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I often make homemade pizza making the bases by hand from scratch. I'm going away with a group of friends and plan on making a very large batch of pizzas one night. I'll use a full 5kg (11 pound) bag of bakers flour.

With a pile of dough this large, would it need to be broken up into smaller balls while rising or is it fine to leave in a single large ball (I have a very large saucepan that would fit it)? I'm concerned maybe air wouldn't make it into the base of such a large mass of dough or that the weight would prevent the dough at the bottom rising.

Commercially, how are large quantities of dough proved?

  • Air doesn't need to reach the base ... it's actually better to go in one large batch for the first proof, as you don't have as much surface to dry out (because air can't reach it). – Joe Sep 25 '14 at 14:39
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Almost every type of yeast bread dough is allowed to rise twice after kneading. The first rise is called bulk-fermentation - after kneading, all of the dough (the bulk) gets set-aside to allow the yeast to do its job. After this rise is complete, the dough is deflated (some people call this punching down), portioned and appropriately shaped, then allowed to rise a second time which is called proofing.

So: first rise in bulk (bulk fermentation), second rise portioned-out (proofing).

The gas that expands the dough is carbon dioxide and it will form throughout the dough mass from yeast activity without any problem during bulk fermentation.

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You can proof it all in one big container if you want, there's no reason not to and it's done all the time in the industry. I doubt a big saucepan is going to do it for you, this dough is going to rise at least 3 times its size, maybe more. A very large stock pot may work. The other option is no container at all, if you have a large flat surface you can rise it as a big blob, just be sure to oil it really well first and cover the entire dough to keep it from forming a skin.

The real consideration is how you're going to make that much dough in the first place as 5kg is an awful lot. If you are going to do it all at once you'll either need access to a commercial mixer and dough hook or have very strong arms. More likely you will need to make it in batches to keep it manageable in which case you will want to rise them separately, so you can monitor their progress individually. If you make them separately and put them together for their first rise you will get a very inconsistent product as some will be more proofed than others.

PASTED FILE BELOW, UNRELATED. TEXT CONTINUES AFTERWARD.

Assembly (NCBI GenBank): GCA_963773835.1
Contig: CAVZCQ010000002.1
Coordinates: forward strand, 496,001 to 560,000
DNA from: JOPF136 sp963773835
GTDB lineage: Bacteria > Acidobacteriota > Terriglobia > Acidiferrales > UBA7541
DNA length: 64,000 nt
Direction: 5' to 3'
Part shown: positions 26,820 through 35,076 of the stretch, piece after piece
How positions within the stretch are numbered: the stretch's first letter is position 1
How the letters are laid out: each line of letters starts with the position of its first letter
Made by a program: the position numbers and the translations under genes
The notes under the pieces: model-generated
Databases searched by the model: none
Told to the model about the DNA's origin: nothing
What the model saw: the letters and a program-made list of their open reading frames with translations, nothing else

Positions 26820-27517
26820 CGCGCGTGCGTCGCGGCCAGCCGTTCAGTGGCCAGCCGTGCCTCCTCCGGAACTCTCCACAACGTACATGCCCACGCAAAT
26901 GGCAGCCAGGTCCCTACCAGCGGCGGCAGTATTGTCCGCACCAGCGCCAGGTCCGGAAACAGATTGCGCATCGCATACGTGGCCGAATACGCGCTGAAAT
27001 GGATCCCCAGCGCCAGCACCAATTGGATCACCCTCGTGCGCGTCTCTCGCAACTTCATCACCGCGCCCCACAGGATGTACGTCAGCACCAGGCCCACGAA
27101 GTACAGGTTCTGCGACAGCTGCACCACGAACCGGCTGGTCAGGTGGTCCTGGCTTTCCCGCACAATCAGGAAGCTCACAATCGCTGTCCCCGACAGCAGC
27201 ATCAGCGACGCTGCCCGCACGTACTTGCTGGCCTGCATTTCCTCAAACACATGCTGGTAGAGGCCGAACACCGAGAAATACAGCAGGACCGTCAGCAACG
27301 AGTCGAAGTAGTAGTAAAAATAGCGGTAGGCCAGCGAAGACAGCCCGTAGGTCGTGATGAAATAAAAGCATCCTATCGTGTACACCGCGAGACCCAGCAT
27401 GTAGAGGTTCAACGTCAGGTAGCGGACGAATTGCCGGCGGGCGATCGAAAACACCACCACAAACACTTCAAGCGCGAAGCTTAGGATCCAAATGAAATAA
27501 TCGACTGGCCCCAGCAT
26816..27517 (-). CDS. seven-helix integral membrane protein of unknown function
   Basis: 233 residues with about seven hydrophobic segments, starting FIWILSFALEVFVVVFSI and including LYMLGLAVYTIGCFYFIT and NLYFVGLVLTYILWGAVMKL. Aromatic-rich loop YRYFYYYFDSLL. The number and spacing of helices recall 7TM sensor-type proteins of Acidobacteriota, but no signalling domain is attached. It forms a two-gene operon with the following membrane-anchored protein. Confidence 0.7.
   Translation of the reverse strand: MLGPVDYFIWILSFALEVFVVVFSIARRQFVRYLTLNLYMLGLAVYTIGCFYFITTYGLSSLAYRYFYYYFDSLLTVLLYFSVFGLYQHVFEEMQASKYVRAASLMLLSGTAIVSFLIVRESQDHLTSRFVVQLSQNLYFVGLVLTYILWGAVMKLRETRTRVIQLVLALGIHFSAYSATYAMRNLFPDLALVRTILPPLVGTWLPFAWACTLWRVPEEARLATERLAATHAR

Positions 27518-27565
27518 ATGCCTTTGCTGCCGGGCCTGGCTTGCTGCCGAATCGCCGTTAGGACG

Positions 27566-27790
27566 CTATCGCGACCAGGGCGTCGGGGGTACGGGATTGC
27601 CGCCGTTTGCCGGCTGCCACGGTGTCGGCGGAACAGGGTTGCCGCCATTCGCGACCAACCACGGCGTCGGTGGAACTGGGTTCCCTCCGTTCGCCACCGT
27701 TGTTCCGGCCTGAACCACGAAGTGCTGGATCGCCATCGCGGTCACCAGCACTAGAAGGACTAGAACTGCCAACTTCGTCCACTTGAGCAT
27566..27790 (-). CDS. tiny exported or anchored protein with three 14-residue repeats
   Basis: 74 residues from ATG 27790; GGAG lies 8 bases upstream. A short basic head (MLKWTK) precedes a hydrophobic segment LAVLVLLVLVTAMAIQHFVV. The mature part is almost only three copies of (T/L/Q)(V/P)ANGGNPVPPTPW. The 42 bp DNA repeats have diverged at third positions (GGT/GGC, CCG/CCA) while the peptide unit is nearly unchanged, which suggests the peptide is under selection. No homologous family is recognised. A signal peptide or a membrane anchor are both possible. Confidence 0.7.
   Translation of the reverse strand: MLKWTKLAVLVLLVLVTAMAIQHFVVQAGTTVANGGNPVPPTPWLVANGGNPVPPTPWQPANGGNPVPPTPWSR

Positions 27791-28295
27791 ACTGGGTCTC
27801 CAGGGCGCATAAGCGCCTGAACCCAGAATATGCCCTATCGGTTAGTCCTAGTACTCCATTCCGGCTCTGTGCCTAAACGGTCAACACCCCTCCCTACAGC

You can make it in batches ahead of time, once a batch has tripled in size stick it in the fridge to slow it down, you can then leave it until you need it. Make it into balls and let them do their second rise while they get back up to room temperature. Note with pizza dough a second rise isn't necessary, you are going to knock all the air out anyway when you roll and stretch it.

  • I have a small army of toddlers who will be 'assisting' in kneading the dough, so hopefully there's enough available arm power to get the job done. – Bogdanovist Sep 30 '14 at 5:13
  • You are an optimist @Bogdanovist, I can tell. I get my kids to work when kneading pizza dough sometimes, and they are great at it but can lose interest. I'd suggest getting the dough past the sticky point before giving them some to work with! Also, have a plan B in case you can't get them going on it. – GdD Sep 30 '14 at 8:04

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